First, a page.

Sedgwick sits alone on the soft sand. The tide is receding. The sun stretches long shadows down the beach from behind the condos along A1A. The low-rise two-bedroom models suited to the needs and savings of the less-than-wealthy and less-well-connected winter people who couldn’t afford the tall, balconied, places fronting the intra-coastal. Single people mostly, women mostly, who come south when it gets too cold and too quiet up north. People he knows. Women he knows.
Adelaide was one of those women.
Women, now comparatively well-off, who take good care of themselves. Can afford to. Who once had good jobs and bad marriages. Who treat themselves now in ways that satisfy them. In ways that husbands and lovers they’d had, and still some had, did not. Men who did not or could not understand how what they left unsaid and undone, important things, which never entered their minds, but which left lacunae, unfilled spaces, around them. Spaces like dropouts in an audiotape or missing pages in a book. Spaces that left one wishing for what might have been said or done or thought and what would always be longed for.
Sedge felt that he understood that all now. Cared, now. He knew he had not always done so. He’d once been in the other camp. Deluded by an uncaring, convenient, know-nothingness. He felt now though, now that he had twice been kicked out on his ass, now that he’d turned seventy, now that he had accepted his life as a man, who now did what he enjoyed doing and, consciously or not, hurt no one, who had winnowed down the circle of acquaintances with whom he spent time and who made few demands on him and who brought him gladness, a word he might not necessarily say out loud.
It was that that had drawn him to Adelaide: a generous bearer of gladness; an unaffected, guileless sincerity that few women, and fewer men he had known were capable of or comfortable with.
Adelaide, he thought, and not unkindly, reminded him of a Tinker Toy set he had as a child, eight years old, maybe nine, confined to home and bed rest because of rheumatic fever which had damaged his heart and for which, as was the case at that time, he was prescribed inactivity and daily penicillin.
The set, he remembered, had slotted wooden dowels that he could fit snugly into rounded holes in spools of plain, unpainted, wood, so that when pieced together, they made buildings, or automobiles, or free-form figures of pure imagination. Was this way of thinking of her too simplistic? Disrespectful? Perhaps, but still there was the feeling he had, one of contentment with what was.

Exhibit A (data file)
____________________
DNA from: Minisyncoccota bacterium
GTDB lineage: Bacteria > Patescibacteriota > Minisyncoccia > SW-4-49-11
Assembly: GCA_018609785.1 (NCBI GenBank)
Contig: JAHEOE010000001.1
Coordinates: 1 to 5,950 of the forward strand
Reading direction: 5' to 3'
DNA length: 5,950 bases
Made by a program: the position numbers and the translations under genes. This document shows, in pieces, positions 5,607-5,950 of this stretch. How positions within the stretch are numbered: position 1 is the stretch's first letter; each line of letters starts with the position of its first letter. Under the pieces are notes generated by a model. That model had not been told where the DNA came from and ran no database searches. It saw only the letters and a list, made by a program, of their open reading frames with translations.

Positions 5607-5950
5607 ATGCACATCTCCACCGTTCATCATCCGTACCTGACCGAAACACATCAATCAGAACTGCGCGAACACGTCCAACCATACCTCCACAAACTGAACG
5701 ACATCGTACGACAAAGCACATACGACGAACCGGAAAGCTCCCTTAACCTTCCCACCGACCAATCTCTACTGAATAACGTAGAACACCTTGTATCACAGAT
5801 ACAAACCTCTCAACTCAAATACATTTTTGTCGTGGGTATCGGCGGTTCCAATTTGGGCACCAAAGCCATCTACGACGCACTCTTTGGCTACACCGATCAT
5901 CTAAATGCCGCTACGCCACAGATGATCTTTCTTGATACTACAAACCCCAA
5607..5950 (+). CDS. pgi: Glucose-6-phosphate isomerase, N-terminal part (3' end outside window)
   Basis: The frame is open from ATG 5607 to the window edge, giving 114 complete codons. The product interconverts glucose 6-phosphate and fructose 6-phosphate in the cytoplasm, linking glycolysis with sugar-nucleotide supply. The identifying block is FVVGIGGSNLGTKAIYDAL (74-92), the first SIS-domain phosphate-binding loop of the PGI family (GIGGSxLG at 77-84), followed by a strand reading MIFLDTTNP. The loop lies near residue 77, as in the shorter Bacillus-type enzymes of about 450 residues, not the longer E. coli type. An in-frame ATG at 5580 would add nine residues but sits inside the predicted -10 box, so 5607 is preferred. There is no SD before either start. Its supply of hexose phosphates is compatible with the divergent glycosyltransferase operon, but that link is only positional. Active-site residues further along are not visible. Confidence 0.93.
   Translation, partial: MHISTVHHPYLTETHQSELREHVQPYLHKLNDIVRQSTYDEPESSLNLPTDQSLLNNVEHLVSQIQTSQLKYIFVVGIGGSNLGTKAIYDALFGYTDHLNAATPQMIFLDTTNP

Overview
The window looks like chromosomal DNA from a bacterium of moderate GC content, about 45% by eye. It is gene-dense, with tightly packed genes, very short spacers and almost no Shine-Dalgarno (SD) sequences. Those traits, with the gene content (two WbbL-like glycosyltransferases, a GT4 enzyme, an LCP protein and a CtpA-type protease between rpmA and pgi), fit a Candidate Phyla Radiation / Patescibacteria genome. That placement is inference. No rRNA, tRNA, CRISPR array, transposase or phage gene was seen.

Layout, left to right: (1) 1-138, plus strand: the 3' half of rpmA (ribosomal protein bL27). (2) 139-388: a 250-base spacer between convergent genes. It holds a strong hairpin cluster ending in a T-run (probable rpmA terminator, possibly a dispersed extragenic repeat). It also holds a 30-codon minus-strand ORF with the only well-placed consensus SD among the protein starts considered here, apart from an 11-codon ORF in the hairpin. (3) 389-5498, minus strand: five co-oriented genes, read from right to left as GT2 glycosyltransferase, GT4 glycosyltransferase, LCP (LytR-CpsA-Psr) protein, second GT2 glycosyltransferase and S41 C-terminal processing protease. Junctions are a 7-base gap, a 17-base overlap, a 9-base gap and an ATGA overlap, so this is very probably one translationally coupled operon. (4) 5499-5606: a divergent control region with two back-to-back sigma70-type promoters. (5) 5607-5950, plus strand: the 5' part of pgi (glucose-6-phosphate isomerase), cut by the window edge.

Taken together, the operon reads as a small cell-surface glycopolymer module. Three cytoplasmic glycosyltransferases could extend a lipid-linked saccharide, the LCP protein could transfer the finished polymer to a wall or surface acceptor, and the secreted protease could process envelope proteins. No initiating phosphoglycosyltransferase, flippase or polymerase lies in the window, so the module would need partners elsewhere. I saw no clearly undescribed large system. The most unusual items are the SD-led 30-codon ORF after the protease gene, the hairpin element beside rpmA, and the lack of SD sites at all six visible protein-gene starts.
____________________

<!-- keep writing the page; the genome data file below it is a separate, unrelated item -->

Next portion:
Adelaide was like that. His time with her was like that. Unhurried, uncomplaining. Assured. Pleasurable. She loved the beach. She loved early mornings and late nights. She loved to tango and taught him to. And they would dance in the hard-packed dirt parking lot of Archie’s, among the engines of the hogs and Harleys ticking as they cooled in the night air, her dress slipping high over her knees, sliding from side to side around her hips, as the music from the patio speakers, loud and thrumming, carried her, carried them both, along in waves, dipping and gliding, holding on to one another, moving as one, like a pair of young colts in a field of high grass.
This he remembered now. Could feel that now, as he sat on the sand on the beach. On the beach where they found her drowned body. The body that the ocean had pulled into itself and then spit back out. The body that he had held so gently and which had held him gently in return.
But he could not think of her that way now. As a body. The word now sickened him. That word that one day is a woman and the next day is not. There should be another word, or different words, one filled with life and another that speaks to its stark absence.
My god, he thinks, she is gone. How can that be? A sadness, so terribly hard to bear, tears at his skin. A diminishment that cannot be described, for which there are no words. A sadness that can only be endured.
The air is cooling and the sky remains endlessly blue. The shadows now reach down to the water’s edge where the sandpipers are running.
At some point, Sedge will push himself up onto his good knee, and then he will stand, rest a moment, getting his bearings, and then he will walk along the damp sand up the path between the dunes, beside the condo where Adelaide had lived, and he will find his way home.